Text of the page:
Naraka (Hell). There is a world called Pitrloka in the middle of the three worlds, on their southern side below the earth and above the Atala loka. Yama is the ruler of pitrloka. Since he is scrupulous in imparting justice, Yama is also called Yamadharma. He administers justice with an even hand to all living beings brought there by his agents, according to their virtues and vices during their earthly lives. He has power to assess the virtues and vices of people and to assign suitable punishments to them, but not to alter the laws or methods of punishment. Sinners are sent to the different Narakas by Yamadharma according to the nature and seriousness of their sins. The Puranas refer to twenty-eight Narakas in all. They are:
(1) Tamisram – Those who rob others of their wealth, wives, children etc., are bound with ropes by Yama’s servants and cast into the Naraka known as Tamisram. There, they are given sound beating until they faint. After they recover their senses, the beating is repeated and those who try to escape are bound hand and foot and pushed again into this hell. This is repeated as long as Fate has ordained.
(2) Andhatamasram – This hell is intended for the wife who takes food after deceiving the husband or the husband who takes food after deceiving his wife. The punishment there is the same as that of Tamisram except the beating. But the excruciating pain suffered by the victims on being tied fast with Yama’s rope by his servants, makes them fall down senseless.
(3) Rauravam – This is the hell into which those who have persecuted other living beings are cast. Those who seize and enjoy another man’s property or resources, also come under ‘Persecution’. When such people are thrown into this hell, those whom they had persecuted or cheated while on earth, assume the shape of “ruru” and torment them severely. “Ruru” is a kind of dreadful serpent. This hell is known as “Rauravam” because of the abundance of rurus there.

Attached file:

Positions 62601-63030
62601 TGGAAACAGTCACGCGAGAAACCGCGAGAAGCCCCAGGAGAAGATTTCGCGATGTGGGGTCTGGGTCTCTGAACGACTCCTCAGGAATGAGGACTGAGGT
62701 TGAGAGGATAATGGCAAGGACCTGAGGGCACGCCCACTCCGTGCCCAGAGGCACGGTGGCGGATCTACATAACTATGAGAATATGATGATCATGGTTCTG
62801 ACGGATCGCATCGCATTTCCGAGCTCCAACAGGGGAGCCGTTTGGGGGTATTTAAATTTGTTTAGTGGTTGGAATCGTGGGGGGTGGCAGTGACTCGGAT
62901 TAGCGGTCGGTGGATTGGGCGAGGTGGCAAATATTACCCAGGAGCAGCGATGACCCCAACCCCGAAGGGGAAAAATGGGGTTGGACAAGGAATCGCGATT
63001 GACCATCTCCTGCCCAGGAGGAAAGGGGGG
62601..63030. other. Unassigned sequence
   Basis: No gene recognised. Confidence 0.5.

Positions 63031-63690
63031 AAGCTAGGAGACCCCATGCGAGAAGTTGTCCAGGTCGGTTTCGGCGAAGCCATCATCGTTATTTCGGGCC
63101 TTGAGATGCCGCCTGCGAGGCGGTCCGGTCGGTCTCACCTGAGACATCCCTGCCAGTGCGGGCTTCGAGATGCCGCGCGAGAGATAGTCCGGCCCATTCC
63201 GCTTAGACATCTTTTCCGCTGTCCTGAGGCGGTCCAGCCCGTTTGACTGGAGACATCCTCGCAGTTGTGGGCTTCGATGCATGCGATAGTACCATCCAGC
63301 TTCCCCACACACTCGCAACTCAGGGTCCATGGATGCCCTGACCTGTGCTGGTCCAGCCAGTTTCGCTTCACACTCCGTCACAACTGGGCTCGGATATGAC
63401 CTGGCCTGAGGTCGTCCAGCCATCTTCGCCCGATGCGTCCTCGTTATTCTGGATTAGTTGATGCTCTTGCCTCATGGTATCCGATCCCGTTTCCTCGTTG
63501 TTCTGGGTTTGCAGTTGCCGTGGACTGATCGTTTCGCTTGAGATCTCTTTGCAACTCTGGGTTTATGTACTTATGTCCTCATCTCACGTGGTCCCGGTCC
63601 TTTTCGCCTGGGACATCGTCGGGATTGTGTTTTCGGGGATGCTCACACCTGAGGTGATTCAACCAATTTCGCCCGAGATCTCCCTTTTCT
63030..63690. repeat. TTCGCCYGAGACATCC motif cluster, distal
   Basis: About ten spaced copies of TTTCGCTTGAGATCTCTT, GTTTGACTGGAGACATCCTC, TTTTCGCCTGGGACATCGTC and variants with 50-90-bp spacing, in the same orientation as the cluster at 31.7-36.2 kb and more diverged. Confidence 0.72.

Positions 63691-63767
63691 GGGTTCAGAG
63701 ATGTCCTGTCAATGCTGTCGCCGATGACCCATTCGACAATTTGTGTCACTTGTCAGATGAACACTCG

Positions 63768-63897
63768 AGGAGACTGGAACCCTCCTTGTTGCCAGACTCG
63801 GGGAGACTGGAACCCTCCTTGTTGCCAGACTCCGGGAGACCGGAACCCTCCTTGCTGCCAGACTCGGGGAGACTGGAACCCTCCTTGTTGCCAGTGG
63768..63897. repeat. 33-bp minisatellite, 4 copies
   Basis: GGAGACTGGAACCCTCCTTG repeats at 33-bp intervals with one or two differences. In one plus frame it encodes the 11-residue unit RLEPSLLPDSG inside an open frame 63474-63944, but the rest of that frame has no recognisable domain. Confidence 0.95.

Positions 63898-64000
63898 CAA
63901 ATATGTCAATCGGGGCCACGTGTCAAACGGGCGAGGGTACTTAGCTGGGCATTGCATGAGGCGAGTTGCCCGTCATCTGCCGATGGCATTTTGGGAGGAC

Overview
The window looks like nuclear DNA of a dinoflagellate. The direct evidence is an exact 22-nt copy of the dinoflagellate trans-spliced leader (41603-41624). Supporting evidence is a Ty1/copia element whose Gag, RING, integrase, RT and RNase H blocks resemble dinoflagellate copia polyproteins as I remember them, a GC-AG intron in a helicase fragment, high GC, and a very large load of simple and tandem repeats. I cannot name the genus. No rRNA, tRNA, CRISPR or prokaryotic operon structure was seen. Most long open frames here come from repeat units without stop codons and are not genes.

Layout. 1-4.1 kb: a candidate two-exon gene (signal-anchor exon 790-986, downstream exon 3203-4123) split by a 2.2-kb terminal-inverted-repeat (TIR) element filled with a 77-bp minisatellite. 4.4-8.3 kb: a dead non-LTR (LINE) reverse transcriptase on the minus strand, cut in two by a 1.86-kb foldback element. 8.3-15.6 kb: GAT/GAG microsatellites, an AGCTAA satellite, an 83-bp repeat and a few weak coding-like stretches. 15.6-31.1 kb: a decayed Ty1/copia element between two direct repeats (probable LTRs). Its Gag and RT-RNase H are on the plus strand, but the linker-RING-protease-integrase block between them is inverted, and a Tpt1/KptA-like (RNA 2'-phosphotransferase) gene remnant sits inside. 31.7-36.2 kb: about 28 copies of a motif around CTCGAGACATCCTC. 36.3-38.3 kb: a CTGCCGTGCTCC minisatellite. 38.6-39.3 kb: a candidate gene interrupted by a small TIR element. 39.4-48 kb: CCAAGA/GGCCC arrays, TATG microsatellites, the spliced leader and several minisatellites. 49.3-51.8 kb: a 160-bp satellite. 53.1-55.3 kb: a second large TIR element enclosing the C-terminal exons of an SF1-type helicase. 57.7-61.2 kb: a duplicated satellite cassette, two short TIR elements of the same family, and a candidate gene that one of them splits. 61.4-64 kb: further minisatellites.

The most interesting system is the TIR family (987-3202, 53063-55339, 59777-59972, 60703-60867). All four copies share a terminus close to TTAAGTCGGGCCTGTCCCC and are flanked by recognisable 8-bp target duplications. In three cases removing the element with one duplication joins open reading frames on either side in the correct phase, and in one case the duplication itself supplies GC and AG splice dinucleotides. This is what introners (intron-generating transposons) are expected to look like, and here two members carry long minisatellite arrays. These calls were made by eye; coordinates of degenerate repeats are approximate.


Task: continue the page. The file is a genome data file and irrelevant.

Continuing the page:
(4) Maharauravam – Here also there are ruru serpents. Only they are of a fiercer type. Those who deny the legitimate heirs, their inheritance and possess and enjoy others’ property are squeezed to death by these terrible serpents coiling round them.
(5) Kumbhipakam – This is the hell for the punishment of those who kill and eat birds and animals. Here, oil is kept boiled in huge vessels. Yama’s servants plunge sinners into this oil. The period of their torture extends to as many years as there were hairs on the bodies of the birds or animals which they killed and ate.
(6) Kalasutram (Yamasutra) – This hell is terribly hot. It is here that those who do not respect their father, mother, elders, etc. are cast. They rush about in the unbearable heat of this hell and drop down exhausted, from time to time.
(7) Asi(ta) patram – This is the hell in which those sinners who abandon svadharma (one’s own duty) and accept Paradharma (others’ duty) are flogged by Yama’s servants with whips made of asipatra (sharp-edged sword-shaped leaves). When they run about under the flogging they trip over stones and thorns and fall on their faces. Then they are stabbed with knives made of asipatra. They drop down unconscious and when they recover their senses, the same process is repeated.
(8) Sukaramukham – Kings who neglect their duties and oppress their subjects by misrule, are punished in this hell. They are crushed to a pulp by beating until they fall down unconscious and when they recover, they are again subjected to the same treatment.
(9) Andhakupam – This is the hell for punishing those who oppress Brahmans, gods and the poor. In this Kupa (well) there are wild beasts like tiger, bear etc. carnivorous birds like eagle, kite etc. venomous creatures like snakes and scorpions and insects like bugs, mosquitoes, etc. The sinners have to endure the constant attacks of these creatures, until the expiry of the period of their punishment.